Home » Uncategorized » J. C. Heed and “In Storm and Sunshine”

J. C. Heed and “In Storm and Sunshine”


John Clifford Heed (April 23, 1862– February 12, 1908) was an American composer and musician, best known for composing over 60 marches. Born in Hackettstown, New Jersey, on April 23, 1862, Heed began his musical career with the Hackettstown Cornet Band by the age of 11. By the time he reached the age of 17 he was the leader of this band and he had mastered with astonishing rapidity the intricacies of harmony and counterpoint. He became proficient on the piano and violin, and could play most band instruments. In 1882 he had the opportunity to travel with a noted English orchestra through the United States. The cornetist that had come with the orchestra became ill and was sent back to England. Heed was highly recommended and was engaged to fill the cornetist’s place. He received encomiums from the press and public in every city and town visited.

A year later, in 1883, Heed accepted an engagement to become the leader of the Providence, Rhode Island, Brigade Band. This was a position that he held until he was called back to New Jersey to conduct another orchestra and band. Soon thereafter, he went to Worcester, Massachusetts, and spent eight years as a teacher of bands. His next position was a cornetist for Voss’s First Regiment Band in Newark, New Jersey. It was after his Metronome article was written that Mr. Heed went with John Phillip Sousa’s band as a soloist and arranger before contracting tuberculosis in the 1890s.  According to local legend in Hackettstown, it is claimed that it was Heed who actually wrote for Sousa his great masterpiece: “The Stars and Stripes Forever.”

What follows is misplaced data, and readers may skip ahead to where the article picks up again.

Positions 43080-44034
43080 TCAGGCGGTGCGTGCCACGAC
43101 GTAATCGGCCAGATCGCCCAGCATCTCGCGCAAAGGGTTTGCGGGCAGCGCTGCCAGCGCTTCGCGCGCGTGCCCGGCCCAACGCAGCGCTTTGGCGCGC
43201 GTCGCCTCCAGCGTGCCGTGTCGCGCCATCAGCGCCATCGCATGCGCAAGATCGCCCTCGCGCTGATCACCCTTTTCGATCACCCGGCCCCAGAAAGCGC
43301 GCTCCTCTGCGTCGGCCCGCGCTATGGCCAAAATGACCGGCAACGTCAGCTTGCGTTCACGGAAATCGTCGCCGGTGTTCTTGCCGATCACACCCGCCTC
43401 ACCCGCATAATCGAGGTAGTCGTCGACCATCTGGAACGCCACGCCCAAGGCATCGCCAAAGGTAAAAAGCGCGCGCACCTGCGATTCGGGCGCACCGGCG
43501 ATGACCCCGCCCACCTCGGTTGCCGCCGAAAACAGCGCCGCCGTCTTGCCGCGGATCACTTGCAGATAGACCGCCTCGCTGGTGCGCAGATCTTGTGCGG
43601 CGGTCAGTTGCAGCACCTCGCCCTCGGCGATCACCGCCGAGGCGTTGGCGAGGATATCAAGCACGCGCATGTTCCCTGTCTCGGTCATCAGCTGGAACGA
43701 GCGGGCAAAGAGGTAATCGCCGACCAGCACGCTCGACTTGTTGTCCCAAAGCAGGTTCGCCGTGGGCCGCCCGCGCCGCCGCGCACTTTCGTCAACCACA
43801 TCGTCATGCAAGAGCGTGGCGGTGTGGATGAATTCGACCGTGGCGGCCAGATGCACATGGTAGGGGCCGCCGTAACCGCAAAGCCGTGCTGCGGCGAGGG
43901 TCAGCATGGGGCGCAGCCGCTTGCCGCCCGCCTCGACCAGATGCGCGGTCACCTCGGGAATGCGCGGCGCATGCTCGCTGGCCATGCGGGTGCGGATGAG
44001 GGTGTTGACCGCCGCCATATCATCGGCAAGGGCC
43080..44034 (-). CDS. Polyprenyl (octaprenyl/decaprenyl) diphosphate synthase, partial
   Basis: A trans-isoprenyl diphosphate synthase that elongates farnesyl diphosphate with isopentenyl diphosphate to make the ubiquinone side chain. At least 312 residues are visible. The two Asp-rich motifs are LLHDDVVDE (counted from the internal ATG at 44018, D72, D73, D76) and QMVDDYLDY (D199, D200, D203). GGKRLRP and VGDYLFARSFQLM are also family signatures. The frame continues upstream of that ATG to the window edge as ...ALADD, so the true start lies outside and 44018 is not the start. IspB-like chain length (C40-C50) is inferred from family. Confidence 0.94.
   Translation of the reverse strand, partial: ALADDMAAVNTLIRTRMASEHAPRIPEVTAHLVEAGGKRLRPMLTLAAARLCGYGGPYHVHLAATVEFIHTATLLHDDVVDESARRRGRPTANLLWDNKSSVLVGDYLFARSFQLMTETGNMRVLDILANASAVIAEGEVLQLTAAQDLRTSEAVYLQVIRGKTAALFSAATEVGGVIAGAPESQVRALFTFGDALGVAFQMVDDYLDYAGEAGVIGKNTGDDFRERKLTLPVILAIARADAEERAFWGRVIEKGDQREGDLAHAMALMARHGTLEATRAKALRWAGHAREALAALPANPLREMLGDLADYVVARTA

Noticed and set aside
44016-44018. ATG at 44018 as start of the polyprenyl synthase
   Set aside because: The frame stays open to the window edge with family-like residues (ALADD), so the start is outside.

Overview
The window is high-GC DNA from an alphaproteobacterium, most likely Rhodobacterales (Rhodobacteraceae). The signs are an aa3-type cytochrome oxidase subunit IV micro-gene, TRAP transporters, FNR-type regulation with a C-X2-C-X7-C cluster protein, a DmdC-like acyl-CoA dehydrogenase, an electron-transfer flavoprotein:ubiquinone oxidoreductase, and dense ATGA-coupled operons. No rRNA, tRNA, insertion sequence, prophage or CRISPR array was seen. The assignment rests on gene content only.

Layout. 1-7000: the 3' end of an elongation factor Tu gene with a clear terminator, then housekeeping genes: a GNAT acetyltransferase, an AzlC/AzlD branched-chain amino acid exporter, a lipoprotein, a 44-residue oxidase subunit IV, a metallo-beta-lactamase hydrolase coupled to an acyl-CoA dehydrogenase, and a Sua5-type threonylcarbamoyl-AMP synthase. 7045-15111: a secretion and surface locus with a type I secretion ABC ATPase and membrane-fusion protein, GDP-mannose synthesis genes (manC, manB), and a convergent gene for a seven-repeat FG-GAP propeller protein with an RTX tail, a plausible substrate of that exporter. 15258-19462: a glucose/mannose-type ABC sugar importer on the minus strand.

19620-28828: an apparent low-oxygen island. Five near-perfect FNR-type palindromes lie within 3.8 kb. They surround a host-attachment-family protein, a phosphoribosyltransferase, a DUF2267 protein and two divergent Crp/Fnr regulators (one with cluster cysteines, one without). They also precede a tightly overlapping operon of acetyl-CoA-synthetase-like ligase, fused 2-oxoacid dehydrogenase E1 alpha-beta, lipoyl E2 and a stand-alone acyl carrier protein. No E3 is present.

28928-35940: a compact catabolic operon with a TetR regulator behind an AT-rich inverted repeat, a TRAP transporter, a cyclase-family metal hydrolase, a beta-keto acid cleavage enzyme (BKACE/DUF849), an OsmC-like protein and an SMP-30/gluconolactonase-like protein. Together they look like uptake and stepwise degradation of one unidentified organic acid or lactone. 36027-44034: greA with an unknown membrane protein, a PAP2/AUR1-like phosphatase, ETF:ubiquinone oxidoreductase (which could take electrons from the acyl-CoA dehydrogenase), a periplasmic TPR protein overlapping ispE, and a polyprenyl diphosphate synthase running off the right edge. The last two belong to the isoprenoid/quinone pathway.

Heed’s best known works include the marches In Storm and Sunshine, Regimental Pride, Metronome Prize, Clipper, The Rouser, and General Miles. He also composed polkas, waltzes, orchestral works, and pieces for cornet and piano. He was referred to as the “March Wizard” by Carl Fisher, one of America’s oldest music houses and who published Mr. Heed’s compositions. He died in Newark, New Jersey, on February 12, 1908, leaving no children and was buried near his family in Union Cemetery in Hackettstown.  His original cornet along with various photographs may be seen at the Hackettstown Historical Society Museum in Hackettstown, where the cornet is on loan from Mr. Heed’s family.

My collection includes the following work by J. C. Heed:

In Storm and Sunshine


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